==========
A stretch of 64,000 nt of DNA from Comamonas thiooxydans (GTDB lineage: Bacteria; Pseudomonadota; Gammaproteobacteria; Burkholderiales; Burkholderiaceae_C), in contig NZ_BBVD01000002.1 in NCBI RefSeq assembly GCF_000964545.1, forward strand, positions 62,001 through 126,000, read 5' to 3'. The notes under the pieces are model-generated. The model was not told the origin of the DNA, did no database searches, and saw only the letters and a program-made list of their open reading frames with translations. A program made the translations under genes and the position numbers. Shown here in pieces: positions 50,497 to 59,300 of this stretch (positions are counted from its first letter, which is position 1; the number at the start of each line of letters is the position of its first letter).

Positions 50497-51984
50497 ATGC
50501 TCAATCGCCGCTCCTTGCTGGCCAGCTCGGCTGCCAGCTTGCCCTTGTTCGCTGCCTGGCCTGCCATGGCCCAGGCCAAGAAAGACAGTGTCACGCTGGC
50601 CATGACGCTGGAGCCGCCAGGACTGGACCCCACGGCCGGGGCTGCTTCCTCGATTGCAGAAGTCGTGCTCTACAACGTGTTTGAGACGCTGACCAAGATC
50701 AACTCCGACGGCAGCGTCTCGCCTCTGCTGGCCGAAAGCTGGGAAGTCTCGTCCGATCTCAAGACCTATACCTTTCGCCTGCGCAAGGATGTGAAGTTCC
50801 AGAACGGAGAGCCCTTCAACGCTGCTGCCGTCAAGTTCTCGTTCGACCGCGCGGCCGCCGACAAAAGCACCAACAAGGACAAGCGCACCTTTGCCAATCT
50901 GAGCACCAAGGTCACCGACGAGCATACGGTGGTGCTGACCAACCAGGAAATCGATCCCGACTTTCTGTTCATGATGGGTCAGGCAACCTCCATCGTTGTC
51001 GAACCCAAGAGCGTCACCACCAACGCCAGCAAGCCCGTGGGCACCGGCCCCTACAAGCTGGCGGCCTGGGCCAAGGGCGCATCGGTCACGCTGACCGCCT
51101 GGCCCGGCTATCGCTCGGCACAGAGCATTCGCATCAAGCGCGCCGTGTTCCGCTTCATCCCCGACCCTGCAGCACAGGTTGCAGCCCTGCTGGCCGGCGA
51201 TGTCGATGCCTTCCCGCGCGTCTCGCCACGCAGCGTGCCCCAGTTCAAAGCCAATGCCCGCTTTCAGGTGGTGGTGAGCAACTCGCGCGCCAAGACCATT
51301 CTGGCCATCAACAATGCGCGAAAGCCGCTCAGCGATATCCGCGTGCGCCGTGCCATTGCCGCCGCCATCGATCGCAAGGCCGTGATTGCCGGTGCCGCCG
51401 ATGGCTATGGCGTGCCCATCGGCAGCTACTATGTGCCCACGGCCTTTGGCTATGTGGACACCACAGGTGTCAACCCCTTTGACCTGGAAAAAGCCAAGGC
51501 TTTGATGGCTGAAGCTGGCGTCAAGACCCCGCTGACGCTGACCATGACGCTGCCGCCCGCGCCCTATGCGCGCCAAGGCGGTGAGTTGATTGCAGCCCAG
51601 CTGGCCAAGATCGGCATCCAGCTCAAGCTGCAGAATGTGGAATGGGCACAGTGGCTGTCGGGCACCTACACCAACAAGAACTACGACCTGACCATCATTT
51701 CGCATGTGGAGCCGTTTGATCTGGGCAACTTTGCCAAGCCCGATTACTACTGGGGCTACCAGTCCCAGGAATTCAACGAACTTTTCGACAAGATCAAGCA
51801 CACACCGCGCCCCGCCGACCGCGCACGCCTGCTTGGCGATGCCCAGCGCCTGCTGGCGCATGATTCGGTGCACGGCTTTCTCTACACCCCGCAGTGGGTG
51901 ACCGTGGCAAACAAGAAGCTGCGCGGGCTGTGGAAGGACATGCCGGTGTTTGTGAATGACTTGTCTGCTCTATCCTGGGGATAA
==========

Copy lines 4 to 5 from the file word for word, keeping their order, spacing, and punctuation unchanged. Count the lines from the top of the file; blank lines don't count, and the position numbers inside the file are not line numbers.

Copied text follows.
50501 TCAATCGCCGCTCCTTGCTGGCCAGCTCGGCTGCCAGCTTGCCCTTGTTCGCTGCCTGGCCTGCCATGGCCCAGGCCAAGAAAGACAGTGTCACGCTGGC
50601 CATGACGCTGGAGCCGCCAGGACTGGACCCCACGGCCGGGGCTGCTTCCTCGATTGCAGAAGTCGTGCTCTACAACGTGTTTGAGACGCTGACCAAGATC